A sarong or pareo is a large piece of fabric wrapped around the body as a skirt or dress and can be worn by men or women. This versatile garment can be wrapped around the body in a variety of ways and secured with knots, tucks or buckles. Traditionally, a sarong buckle is made from coconut shell, wood or mother of pearl and can be worn as an accessory to the garment or covered up with additional fabric or a knot.
Tying a Short Skirt With a Sarong Buckle
Fold the width of the sarong in half.
Wrap the sarong around your waste and hold the ends evenly to the side.
Pull one end of the sarong through one of the holes on the sarong buckle. Repeat with the other end of the sarong.
Scoot the buckle down the length of the sarong until it is secure with your hip. The buckle itself is sufficient to hold the sarong in place, or you can tie a loose knot to cover the buckle.
Tying a Full Length Strapless Dress With a Sarong Buckle
Allow the sarong to fall to its full width.
Wrap the sarong around your back, just under the armpits.
Hold the ends of the sarong out in front of you, and make sure the ends are even.
Thread both ends of the sarong through the buckle.
Push the buckle until it is secure at your breast.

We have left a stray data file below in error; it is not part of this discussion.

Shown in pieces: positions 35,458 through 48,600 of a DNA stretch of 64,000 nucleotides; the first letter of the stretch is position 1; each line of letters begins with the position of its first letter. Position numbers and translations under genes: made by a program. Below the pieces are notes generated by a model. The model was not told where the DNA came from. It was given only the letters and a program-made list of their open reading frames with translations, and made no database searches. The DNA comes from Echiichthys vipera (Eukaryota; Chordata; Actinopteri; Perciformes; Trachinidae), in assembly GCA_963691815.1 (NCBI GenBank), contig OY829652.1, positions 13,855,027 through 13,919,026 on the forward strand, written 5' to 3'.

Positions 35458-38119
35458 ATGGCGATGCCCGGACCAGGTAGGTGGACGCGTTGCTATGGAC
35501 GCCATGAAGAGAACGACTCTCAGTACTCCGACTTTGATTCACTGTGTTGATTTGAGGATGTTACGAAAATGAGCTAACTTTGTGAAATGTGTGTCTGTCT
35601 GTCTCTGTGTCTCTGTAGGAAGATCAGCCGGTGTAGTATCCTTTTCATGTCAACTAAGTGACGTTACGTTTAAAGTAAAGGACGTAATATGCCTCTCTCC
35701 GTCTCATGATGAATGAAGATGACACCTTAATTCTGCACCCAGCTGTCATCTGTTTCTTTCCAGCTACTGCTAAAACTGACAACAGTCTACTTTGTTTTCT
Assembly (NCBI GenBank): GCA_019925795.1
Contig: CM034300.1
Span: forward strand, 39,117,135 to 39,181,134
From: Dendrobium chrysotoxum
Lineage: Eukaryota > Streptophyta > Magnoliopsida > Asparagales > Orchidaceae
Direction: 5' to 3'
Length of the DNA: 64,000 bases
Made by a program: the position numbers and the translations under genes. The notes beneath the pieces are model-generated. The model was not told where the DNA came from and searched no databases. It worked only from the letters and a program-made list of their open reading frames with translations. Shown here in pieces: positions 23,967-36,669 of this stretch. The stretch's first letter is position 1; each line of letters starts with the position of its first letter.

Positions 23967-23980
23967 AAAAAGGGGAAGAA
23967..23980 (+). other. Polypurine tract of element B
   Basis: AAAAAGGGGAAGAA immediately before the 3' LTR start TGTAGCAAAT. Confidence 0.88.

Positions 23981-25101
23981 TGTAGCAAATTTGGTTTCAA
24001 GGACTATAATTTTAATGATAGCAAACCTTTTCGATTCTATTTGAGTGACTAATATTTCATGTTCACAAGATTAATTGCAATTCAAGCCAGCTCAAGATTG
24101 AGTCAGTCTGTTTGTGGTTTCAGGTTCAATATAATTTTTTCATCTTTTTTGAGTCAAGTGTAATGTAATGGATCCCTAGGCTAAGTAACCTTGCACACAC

Variation on Tying Through the Sarong Buckle
Hold the sarong out lengthwise from the body.
Pinch the sarong length close to your body and make two small handles, allowing the ends to fall to your body.
Pull each handle through the holes on the buckle, and pull the buckle secure to your body.
Tie the handles in a small knot. This variation allows the fabric to drape naturally down your body without the bulk of full length ties. It also makes a smaller knot, allowing the buckle to show as an accessory.
For additional coverage, pull one edge of the sarong up under the other and pull the end over the top of the dress. Drape the other edge across your body and tuck under the top. However, this style will cover the buckle.
Transplanted Yankee Erin Watson-Price lives in Birmingham, Ala., and has been writing freelance articles since 1997. She worked as writer/co-editor for Coast to Coast Dachshund Rescue's newsletter, "The Long and the Short of It." In 2007 she obtained a certification as a copy editor. Watson-Price holds a Bachelor of Arts in creative writing from Southern Illinois University-Edwardsville.